Our childhood and education affect all relationships, for better or for worse.
As babies and small children, we are completely dependent on our parents or other adults.We need them so that we have a roof over our heads, to get to eat, and because we need physical warmth. During this time, so-called Survival pattern. We behave one way or the other, so that we continue to have a roof over our heads, get food and be taken in our arms. This takes place in the children’s self. Then we get older, and slowly our adult self develops. But this adult-i-i sometimes doesn’t really come to the train, because a) the child-self is still there, and b) the parent-self constantly interferes. A bit of background information can be found here: Soft Skills from A-Z and the Softskills Cube by André Moritz | Transaction analysis explained | Parent-I, Adult-I, Child-I
Elsewhere, I have recommended Petra Bock’s books.They include many examples on the subject: Dr.Petra Bock | MINDFUCK – Why we are sabotaging ourselves and what we can do about it.Petra Bock explains how we find out which of the three smes is at the start, how we classify our counterpart (i.e. what role we assign to him without even being aware of our counterpart) and how we can remedy it.
The word “self-sabotage” already suggests that things can go wrong.Things go wrong when, as an adult, you suddenly feel like a four-year-old child in conversation with your boss or friend – without you realizing that you feel like a four-year-old. You’re just angry or feeling “small” and not equal or helpless , whatever. And this can be the emerging child-self that has crept into the situation, perhaps because the behavior of a certain person has “triggered” something or a certain situation has arisen, which one knows “from the very past” and with which one does not learned how to deal with an adult.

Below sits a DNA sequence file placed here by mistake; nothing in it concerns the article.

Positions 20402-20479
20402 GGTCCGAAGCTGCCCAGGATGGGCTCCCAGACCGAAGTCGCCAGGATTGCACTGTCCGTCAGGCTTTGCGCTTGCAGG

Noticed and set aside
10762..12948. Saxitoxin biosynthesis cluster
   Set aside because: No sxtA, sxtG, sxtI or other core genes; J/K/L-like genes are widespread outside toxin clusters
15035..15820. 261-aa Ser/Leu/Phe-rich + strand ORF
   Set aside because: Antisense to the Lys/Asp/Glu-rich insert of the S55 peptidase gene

EXKURS: The three actors from the transaction analysis are supplemented by many more inner characters when working with the “Inner Team” method.Friedemann Schulz von Thun developed it: Inner Team.The different voices with their different needs, which lie dormant in all of us, and which all want to be heard. 🙂
In his book “The Run of Love”, Alain de Botton used the case study of a couple to describe very vividly how experiences in childhood can affect a (couple) relationship.The book can be found one way or the other, but there is definitely a good impression of what is happening in a couple (each) inside. Novel: Amazon.de: Alain de Botton, Barbara Frfr.by Bechtolsheim: Books
Then there is a special literary direction, which deals with war children and grandchildren.Sabine Bode War Consequences, Wibke Bruhns Wibke Bruhns: My Father’s Land.History of a German family, Bettina Alberti https://www.randomhouse.de/lesep… and others have dealt with how the (mostly untold) family history affects the offspring.Like so-called Shadow traumas arise and what a childhood marked by war, fear, poverty and loss does not only with the people who have experienced all this, but also with their descendants – the first and second generation.